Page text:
Notes from New Hampshire Ruby/Rails Group, 19-July-2010: Redis, Resque, Vanity, Mogotest, Nick Plante

The July meeting of the New Hampshire Ruby/Rails group was held as usual on the third Monday of the month at RMC Research in Portsmouth. Nick Plante was the featured speaker, talking about Redis, the NOSQL database, Resque and Vanity. Brian Turnbull ran the meeting and brought pizzas — thanks, Brian and Nick!

We started off with a round of introductions and speaking a little bit about who we are, what we do, why we’re there. There’s an interesting assortment of backgrounds: a few folks with deep Ruby experience, a number of people transitioning from other languages (Java was mentioned more than once) and some web design folks looking to get a little deeper into the workings. Brian mentioned that the RailsRumble was coming up fast – October 16th – and that seats went quickly once registration for the event was open. Keep an eye out for future announcements.

Nick Plante talked about Redis, Resque and Vanity. You can view the slides here: http://www.scribd.com/doc/34712184/A-Quick-Introduction-to-Redis-NH-rb. Redis (http://github.com/antirez/redis) is a NOSQL (“Not Only SQL”) database that has a simpler API (put/get/list keys) than the complex SQL needed for a relational database. It is a “key-value” store that stores flat values (and/or documents, arrays, lists, etc.) with a great deal of speed, high-performance, reliability and scalability. It is ideal as the primary means of access for data on a demanding web site, acting as a cache for underlying relational data or transient data. Nick talked about how he and his partner used Redis and the Resque
Ruby library (http://github.com/defunkt/resque) to manage a job queue where the front-end servers posted jobs, many background workers processed the jobs, and the front end could display progress or completion. Nick also talked about A/B testing with Vanity, another package which uses Redis as its backend datastore. Vanity lets you present two different interfaces (hence the A/B) and monitor statistics on how the users react to the differences (do green buttons get better conversion than orange?). Nick wrapped up by showing us some of the code used in Mogotest and how they managed backend tasks.

As a bonus, we got the briefest of tours of what Mogotest can do: it will spider a web site, gathering the content, show you validation issues with the code (HTML and CSS), compare how the web pages look in a number of different browsers (side-by-side or a slick overlay). This can be really handy to include as part of testing a web site. Mogotest has just entered into public beta, during which you can test your site for free. Check it out!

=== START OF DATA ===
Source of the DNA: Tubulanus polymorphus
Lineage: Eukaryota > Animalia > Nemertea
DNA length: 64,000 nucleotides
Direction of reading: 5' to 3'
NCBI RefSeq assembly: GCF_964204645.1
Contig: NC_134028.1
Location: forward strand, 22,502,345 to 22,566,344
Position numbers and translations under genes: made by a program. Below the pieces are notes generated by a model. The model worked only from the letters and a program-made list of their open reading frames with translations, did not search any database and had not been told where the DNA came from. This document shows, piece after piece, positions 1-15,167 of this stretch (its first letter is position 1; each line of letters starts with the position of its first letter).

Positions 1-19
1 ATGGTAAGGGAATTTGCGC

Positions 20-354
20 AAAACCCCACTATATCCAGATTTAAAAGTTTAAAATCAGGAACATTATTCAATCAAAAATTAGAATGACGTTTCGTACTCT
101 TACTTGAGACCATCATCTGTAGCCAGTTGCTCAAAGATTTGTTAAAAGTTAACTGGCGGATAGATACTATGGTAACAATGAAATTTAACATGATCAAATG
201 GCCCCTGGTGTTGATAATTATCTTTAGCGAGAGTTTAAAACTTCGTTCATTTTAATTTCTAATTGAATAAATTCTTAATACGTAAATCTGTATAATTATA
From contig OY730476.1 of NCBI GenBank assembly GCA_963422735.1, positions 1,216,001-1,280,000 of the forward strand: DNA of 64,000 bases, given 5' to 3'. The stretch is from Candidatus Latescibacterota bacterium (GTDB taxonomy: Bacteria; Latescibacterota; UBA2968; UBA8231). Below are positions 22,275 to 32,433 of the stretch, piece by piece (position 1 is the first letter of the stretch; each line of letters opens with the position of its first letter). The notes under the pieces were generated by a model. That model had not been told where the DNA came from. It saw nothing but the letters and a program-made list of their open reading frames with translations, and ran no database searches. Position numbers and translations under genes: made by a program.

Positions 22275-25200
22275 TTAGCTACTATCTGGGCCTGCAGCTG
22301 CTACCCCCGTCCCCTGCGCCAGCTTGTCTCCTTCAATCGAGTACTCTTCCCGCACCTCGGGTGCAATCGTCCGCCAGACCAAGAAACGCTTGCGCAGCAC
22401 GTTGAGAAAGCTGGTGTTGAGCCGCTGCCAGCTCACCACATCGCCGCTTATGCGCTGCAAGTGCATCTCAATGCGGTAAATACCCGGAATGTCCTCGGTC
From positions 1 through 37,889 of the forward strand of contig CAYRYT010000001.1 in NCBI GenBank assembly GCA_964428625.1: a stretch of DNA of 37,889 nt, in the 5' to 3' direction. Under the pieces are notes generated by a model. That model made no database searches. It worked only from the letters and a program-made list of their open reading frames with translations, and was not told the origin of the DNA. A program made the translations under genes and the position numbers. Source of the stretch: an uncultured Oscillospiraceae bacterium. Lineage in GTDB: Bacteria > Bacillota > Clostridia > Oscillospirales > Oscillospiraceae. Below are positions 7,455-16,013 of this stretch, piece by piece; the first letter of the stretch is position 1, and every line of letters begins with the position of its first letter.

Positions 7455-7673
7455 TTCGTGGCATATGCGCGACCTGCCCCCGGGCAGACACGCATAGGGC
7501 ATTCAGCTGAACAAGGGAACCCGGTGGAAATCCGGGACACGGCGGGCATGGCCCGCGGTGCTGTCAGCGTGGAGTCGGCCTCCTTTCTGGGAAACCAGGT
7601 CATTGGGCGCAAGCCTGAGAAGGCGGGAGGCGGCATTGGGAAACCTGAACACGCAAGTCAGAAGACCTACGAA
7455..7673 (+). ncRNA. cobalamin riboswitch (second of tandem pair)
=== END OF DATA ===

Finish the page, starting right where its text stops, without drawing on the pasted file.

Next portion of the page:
Thanks to Nick for a very interesting presentation! Thanks to Brian for coordinating the event and getting pizza! Thanks to RMC for the great facilities.

HowTo notes: installing REE, Passenger, Ruby on Rails on CentOS5

Recently, I installed Redmine, the Rails-based project tracker,  on an existing virtual private server, running CentOS 5 Linux and an assortment of LAMP applications and web sites using Apache, PHP and MySQL. I chose Ruby Enterprise Edition (REE), an optimized and high-performance version of Ruby, and Passenger, an Apache module to connect to Ruby. Here are the steps I followed, as a reference and in hopes it might help others:

  1. Log onto the box via ssh. As a good practice, I run as an unprivileged user, and use sudo only when superuser rights are needed. So, download the files and un-tar them and read the READMEs and run the processes as a regular user, switching to root via sudo only when the rights are needed.
  2. Download and install Ruby Enterprise Edition. Today, that’s:
    wget http://rubyforge.org/frs/download.php/68719/ruby-enterprise-1.8.7-2010.01.tar.gz

    but follow the instructions you’ll find at http://www.rubyenterpriseedition.com/download.html for the latest. Those instructions will have you un-tar the file and then run the installer.

  3. Install the tools needed to build Ruby Enterprise Edition. If you run the installer, it will prompt you for missing tools. In my case, I needed to:
    sudo yum install gcc-c++ make patch zlib-devel openssl-devel readline-devel
  4. If you’ll be using mysql, you’ll need the native code to build the matching gem. REE attempts to build gems for MySQL, SQLite and PostgreSQL, so choose your flavor and issue the appropriate command like:
    sudo yum install mysql-devel
    

    or postgresql-devel or sqlite-devel as appropriate.

  5. Follow the instructions supplied by the REE installer. They did a nice job on that. To install Passenger when I was done, some additional source code files were required:
    sudo yum install httpd-devel apr-devel
    sudo /opt/ruby-enterprise-1.8.7-2010.01/bin/passenger-install-apache2-module
  6. Once again, follow the prompts to add the proper load module and path commands to your web server configuration, add a configuration file for your site, and you’re ready to start installing your site’s code.

NOTE: It wasn’t the case with my particular host, but you may need to adjust your SELinux settings, if you’ve got SELinux enabled. See the post at http://www.catapult-creative.com/2009/02/04/installing-rails-on-centos-5/ and look for “SELinux” for some ideas.

Git presentation, CentraLUG, 3 May 2010

The Central New Hampshire Linux User Group will meet at its usual place and time, NHTI Library, Room 146, 7 PM – 9 PM. Directions can be found at http://wiki.gnhlug.org/twiki2/bin/view/Www/NHTILibrary.

In keeping with the tradition of 3-letter presentations (CSS, Vim, SQL, er, HTM), I’ll talk abut Git, the distributed version control system. Git was originally developed by Linus Torvalds for the Linux kernel and is licensed under GPL2. It’s become popular in Rails development as well, especially with the hosted site GitHub.com. Similar to Mercurial [Updated link, Ed.] or Bazaar, Git is a DVCS – a distributed (or Decentralized) version control system or revision control system. DVCSes introduce an easier way to work on shared project. We’ll talk about how DVCSes work and Git in particular, look at some of the available references, handy cheatsheets, and sites to host your DVCS.

As always, we’ll have some time for introductions, job postings, folks looking for work, questions and hopefully answers.

Hope to see you there.

Some additional links, besides the ones I posted to the announcement above:

Scott Chacon is the authority on Git. Check out his book, his tweets, his online reference, his PDF, and Why Git Is Better Than X.

The Git wiki is a good source of reference materials.

A great diagram and discuss about using git branches in a real development and production environment.

PySIG notes, 25-Feb-2010: CSS